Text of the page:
Is Erdogan falling over the economic crisis?

IIn Ankara there is a sentence that doesn’t bode well: There will be no normal change of government in Turkey. So it will not be possible, which is a matter of course in a grown democracy. Because for President Recep Tayyip Erdogan and his AKP, which has ruled for nineteen years, too much is at stake. Defeat is not foreseen in the life of the power man Erdogan, and without the protection of the office, the enrichment of his family and his immediate environment would be dragged to light.

It was an economic crisis that imploded the old party system and brought Erdogan to power in 2002. At that time everything in his hands seemed to be turning to gold, as with the Greek legendary figure King Midas, Turkey became a prosperous emerging market. Today, however, a reverse King Midas effect can be observed, for example the central bank’s foreign exchange holdings, which Erdogan disclosed because, disregarding all economic doctrines, he believes that with low interest rates he can fight inflation and keep the Turkish lira stable.

The Turkish lira has lost almost half of its value

Erdogan had to learn, however, that the market cannot be locked up like unpleasant critics. Now the economy threatens to trigger his fall. The Turkish lira has lost almost half of its value in twelve months, and inflation, at 36 percent, is higher than ever before in the era of the AKP. The situation is increasingly comparable to the crisis that Erdogan once brought to power. After that he was able to distribute money to the rich and religion and nationalism to the poor for a long time. Today all he has left is religion and the nationalist map.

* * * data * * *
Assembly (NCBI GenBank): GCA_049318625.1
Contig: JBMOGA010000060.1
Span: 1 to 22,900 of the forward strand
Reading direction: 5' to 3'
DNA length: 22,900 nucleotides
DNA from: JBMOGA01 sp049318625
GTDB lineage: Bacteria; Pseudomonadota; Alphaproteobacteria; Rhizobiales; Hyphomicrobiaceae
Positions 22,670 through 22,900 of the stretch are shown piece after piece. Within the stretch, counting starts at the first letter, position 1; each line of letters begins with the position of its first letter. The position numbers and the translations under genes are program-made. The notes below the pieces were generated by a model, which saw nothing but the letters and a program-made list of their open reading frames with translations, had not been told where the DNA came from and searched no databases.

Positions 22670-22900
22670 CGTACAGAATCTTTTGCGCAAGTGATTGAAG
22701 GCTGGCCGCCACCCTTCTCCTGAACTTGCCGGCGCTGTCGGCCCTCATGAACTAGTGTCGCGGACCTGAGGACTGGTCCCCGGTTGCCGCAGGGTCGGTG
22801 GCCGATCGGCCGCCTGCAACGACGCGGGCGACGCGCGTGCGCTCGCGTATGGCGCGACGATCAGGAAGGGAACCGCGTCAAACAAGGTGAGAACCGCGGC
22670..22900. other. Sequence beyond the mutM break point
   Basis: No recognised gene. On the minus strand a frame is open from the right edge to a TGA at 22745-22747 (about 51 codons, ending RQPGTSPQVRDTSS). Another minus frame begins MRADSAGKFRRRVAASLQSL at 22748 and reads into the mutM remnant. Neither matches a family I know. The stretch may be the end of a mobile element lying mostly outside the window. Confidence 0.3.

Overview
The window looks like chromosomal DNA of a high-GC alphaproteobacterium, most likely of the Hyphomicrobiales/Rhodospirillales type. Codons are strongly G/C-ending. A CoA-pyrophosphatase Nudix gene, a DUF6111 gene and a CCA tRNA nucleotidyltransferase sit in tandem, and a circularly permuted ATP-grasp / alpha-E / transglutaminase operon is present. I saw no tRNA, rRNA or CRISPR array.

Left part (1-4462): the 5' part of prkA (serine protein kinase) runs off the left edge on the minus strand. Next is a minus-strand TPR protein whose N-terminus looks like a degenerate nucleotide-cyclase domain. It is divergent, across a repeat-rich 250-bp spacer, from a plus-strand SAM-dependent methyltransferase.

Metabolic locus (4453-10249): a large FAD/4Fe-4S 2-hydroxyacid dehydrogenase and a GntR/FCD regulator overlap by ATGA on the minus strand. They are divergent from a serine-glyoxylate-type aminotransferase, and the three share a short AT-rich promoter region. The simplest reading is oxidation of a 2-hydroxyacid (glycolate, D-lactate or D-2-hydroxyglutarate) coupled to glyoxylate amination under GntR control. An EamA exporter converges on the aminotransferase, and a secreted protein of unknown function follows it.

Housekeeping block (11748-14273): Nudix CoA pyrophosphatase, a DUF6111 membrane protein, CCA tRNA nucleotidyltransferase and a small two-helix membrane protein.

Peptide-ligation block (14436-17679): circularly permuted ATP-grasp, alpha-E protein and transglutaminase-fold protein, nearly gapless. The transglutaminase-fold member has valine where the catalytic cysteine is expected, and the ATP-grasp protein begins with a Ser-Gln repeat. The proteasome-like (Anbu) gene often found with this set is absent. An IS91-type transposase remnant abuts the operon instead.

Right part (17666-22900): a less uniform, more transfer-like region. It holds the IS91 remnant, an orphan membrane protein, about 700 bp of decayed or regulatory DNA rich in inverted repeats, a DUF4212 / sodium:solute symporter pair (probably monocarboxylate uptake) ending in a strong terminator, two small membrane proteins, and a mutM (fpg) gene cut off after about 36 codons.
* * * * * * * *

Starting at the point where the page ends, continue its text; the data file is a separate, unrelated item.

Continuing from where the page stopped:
Erdogan’s economic and interest rate policy has maneuvered himself into a dead end. But the country is in turmoil. So could Turkey become the next Kazakhstan, where the anger over massive price hikes erupts in nationwide protests? The victorious opposition leader Kemal Kiliçdaroglu says the Turks are not a people that demonstrate. The decision will be made at the ballot box. The next parliamentary and presidential elections must take place by June 2023 at the latest. In the tense situation, however, the impression arises that the country has long been in the hot election campaign phase.

Supporters of President Erdogan in Karaman on January 8, 2022

Image: Getty

And Erdogan himself is heating up the mood, comparing potential demonstrators with the coup plotters of July 2016 as a precautionary measure. The CHP chairman Kiliçdaroglu then asked him whether he was deliberately trying to start a civil war, and Meral Akşener, the chairman of the Iyi Parti, advised the ” hallucinating Erdogan ”to get advice from a psychiatrist.

Even if the alliance between the AKP and the far-right MHP is behind the opposition alliance in surveys, many in the AKP still believe in a victory. But would Erdogan go into an election that he was losing? Would he bow to the vote? The discussions in the country revolve around the question of what means he could use to secure his power. In a state of war, the elections could be postponed. A normal change of government seems a long way off.



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